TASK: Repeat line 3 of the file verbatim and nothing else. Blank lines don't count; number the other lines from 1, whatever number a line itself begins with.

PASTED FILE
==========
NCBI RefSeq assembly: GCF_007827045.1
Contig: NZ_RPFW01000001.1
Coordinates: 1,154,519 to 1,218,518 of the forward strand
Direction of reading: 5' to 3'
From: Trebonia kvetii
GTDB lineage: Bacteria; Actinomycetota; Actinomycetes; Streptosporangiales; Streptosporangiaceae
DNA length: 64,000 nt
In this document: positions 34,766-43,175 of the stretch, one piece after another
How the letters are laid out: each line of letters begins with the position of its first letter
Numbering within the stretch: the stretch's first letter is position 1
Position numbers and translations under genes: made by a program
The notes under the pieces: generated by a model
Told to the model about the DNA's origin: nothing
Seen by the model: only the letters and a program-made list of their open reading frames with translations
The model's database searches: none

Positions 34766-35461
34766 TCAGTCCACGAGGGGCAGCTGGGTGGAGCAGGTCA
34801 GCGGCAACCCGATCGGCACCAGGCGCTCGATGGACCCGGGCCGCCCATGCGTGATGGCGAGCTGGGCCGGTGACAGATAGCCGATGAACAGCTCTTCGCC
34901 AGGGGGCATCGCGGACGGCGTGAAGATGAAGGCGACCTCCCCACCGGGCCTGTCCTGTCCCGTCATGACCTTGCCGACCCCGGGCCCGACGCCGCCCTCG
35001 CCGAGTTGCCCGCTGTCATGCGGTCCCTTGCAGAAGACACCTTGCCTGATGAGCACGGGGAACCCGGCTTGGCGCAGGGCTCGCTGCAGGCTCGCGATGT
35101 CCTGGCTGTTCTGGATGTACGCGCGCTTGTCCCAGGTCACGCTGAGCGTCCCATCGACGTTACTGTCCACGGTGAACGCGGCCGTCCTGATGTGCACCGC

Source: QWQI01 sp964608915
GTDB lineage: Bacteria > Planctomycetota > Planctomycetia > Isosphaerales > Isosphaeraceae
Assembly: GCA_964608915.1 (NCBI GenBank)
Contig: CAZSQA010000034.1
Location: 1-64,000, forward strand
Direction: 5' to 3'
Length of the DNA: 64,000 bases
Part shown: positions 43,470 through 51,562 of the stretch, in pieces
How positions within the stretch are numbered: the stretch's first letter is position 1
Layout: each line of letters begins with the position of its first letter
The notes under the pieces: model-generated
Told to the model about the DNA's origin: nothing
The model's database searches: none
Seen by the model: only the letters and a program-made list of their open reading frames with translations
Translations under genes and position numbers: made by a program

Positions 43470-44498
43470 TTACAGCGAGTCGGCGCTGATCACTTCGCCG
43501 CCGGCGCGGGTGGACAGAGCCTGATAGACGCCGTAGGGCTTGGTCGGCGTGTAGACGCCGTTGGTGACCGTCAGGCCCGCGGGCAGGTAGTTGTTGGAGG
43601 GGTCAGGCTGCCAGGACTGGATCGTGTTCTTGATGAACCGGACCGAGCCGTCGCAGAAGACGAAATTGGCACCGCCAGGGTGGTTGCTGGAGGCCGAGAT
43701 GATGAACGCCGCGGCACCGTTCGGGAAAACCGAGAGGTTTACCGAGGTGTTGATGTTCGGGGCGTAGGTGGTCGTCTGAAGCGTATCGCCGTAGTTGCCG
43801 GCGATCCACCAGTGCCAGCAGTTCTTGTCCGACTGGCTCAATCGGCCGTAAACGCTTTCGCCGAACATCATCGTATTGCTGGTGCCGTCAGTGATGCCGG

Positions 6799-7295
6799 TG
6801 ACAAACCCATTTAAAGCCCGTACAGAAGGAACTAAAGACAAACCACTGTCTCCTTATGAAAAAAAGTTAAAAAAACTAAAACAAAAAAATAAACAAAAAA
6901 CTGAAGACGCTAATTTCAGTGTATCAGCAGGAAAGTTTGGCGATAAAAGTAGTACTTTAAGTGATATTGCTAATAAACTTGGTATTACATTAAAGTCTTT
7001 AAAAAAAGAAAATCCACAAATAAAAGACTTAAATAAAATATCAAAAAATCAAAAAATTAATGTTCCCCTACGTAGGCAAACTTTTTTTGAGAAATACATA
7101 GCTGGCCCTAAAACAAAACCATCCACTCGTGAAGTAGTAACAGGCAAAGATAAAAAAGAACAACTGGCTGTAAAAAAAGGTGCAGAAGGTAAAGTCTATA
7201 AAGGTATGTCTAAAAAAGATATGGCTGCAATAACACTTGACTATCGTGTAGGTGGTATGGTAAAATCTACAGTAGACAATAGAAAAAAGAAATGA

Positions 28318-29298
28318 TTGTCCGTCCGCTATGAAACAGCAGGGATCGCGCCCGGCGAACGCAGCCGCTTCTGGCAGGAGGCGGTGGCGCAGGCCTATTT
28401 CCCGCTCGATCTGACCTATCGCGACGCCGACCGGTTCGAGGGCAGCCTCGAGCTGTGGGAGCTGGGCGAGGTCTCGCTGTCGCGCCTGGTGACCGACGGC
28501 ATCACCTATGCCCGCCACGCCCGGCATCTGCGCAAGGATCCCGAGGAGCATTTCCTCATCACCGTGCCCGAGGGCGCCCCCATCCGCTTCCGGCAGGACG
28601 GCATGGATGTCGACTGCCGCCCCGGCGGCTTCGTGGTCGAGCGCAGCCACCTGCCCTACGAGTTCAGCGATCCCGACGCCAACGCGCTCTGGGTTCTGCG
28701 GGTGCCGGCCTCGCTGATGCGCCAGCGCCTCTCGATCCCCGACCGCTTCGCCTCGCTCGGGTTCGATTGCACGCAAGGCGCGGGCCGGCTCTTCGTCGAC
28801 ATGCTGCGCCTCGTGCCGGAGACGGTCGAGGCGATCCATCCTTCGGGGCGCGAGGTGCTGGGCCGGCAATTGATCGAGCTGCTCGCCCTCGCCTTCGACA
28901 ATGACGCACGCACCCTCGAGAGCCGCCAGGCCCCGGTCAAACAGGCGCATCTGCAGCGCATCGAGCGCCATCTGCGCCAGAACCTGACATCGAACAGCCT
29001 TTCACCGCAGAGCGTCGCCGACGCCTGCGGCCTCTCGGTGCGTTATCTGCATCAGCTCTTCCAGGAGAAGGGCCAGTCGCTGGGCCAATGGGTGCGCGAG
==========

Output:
Coordinates: 1,154,519 to 1,218,518 of the forward strand